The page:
Marijuana fever has hit America’s preeminent newspaper, The New York Times.

The Gray Lady published dueling full-page ads by cannabis advocates and their opponents in early August. The ads came in response to a six-day editorial series in the paper calling for national legalization of the drug.

Leafly Ad
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Leafly, a website that helps users and patients find the right strains from the right providers, took out an ad in the Times Aug. 3 promoting its cannabis-related services. The same day, the most prominent anti-weed group in the country bought an ad portraying legalization as a gateway to “big marijuana,” which the group compares to Big Tobacco.

“The legalization of marijuana means ushering in an entirely new group of corporations whose primary source of revenue is a highly habit-forming product,” the ad says. “Sounds a lot like another industry we just put in place. Many facts are being ignored by [the Times] and other new organizations.”

The Leafly ad features a woman running down a New York City sidewalk past a man entering his building. The ad says the woman uses a sativa strain to fight cancer symptoms while the man prefers an indica to relieve his multiple sclerosis.

“JUST SAY KNOW!” the ad reads. “Congratulations on the Compassionate Care Act, NY! The first step in benefiting from cannabis is making informed choices. From learning about the right products and strains for you, to finding trusted clinics and dispensaries nearby, we’ll be here to help.”

Both ads come in response to a series of editorials by the Times that ran in late July. The newspaper called for full national legalization so states can make their own decisions about marijuana.

The paper’s position wasn’t exactly groundbreaking: Legalization became a mainstream topic a long time ago. But the editorials demonstrate just how mainstream legal weed has become.

Project SAM (Smart Approaches to Marijuana), a prominent national group that fights against legalization, paid for the anti-pot ad. The group is headed by Kevin Sabet, a longtime lightning rod in the cannabis debates. Former U.S. Rep. Patrick Kennedy helped found the organization.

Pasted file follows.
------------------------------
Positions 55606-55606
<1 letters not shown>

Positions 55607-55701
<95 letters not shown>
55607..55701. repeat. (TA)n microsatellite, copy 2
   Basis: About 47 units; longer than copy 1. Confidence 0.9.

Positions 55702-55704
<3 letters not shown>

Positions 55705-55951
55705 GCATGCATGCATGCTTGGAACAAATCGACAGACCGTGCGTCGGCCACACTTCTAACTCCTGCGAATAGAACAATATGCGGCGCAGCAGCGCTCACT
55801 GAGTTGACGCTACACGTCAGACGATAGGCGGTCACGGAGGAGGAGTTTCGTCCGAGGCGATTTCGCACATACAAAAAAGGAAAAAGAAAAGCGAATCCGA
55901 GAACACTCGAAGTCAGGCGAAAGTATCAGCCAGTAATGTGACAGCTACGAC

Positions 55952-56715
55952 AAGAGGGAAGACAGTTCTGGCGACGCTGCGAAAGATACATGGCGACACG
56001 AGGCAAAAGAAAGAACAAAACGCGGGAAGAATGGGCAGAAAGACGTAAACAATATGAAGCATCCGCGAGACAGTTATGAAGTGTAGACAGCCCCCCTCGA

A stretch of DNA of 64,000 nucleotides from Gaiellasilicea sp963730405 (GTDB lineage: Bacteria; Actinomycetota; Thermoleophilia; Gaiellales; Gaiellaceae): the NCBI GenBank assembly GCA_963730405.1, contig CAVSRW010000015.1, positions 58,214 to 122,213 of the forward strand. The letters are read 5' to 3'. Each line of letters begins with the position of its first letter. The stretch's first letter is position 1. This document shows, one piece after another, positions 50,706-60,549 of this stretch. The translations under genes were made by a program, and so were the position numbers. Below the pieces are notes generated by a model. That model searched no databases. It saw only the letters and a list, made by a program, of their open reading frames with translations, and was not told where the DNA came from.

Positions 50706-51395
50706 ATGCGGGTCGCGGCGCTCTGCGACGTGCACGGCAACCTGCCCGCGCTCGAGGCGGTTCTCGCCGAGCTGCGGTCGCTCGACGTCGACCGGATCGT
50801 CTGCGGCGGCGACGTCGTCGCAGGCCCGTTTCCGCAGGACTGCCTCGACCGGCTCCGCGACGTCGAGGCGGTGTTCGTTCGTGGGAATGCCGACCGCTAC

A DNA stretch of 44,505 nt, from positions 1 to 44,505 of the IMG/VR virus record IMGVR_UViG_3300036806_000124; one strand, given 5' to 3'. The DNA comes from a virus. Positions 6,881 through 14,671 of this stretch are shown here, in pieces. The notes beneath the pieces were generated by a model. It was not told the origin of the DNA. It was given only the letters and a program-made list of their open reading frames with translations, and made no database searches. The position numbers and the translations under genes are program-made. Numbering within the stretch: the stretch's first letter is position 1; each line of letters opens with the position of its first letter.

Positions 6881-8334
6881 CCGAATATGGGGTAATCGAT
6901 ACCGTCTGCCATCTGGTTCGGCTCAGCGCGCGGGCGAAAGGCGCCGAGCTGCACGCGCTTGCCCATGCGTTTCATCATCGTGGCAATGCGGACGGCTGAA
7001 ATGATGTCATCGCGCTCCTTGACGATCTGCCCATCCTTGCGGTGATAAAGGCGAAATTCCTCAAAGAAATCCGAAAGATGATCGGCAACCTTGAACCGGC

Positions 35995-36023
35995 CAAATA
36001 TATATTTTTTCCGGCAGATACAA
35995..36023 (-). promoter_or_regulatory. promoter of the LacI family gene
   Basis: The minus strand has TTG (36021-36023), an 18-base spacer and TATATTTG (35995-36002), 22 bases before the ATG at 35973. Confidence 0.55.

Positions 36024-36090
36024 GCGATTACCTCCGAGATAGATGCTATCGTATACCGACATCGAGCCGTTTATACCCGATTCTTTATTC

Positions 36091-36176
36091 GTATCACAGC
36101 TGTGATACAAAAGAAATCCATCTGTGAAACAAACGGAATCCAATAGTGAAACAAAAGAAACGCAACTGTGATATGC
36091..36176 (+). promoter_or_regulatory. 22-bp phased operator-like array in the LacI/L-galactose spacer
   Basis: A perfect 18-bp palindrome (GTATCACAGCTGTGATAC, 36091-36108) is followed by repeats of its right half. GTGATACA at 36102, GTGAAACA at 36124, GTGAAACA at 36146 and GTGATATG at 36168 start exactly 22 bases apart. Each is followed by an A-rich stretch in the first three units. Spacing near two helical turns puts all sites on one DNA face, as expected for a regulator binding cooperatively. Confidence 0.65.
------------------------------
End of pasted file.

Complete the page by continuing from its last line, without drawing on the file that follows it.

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SAM opposes legalization for several reasons, but the ad focused on Sabet’s claim that the marijuana industry will be overrun with large corporations pushing their product on vulnerable people – all evidence to the contrary.

“In the marijuana business, the values of the flower children have been quickly replaced by the values of Wall Street power brokers,” Sabet said in a news release. “We’re on the brink of creating the next Big Tobacco. We feel like this is an important message most Americans have not considered.”

The SAM ad features the body of a man in a business suit with the image of a hippie’s head superimposed over his. The ad says the head represents “perception” while the body is “reality.”

SAM directs users to its website,, an amusing but doomed tool designed to scare people off weed. The site lists several highly questionable “facts” about the drug, including the old canard that today’s cannabis is “4 to 5 times stronger than that of the 1960s and 1970s.”

That simply isn’t true. Some strains of marijuana are stronger than the strains available 40 to 50 years ago, but most are not. The only real difference between then and now is that people now seek out stronger pot because they’re better informed than stoners of the past.


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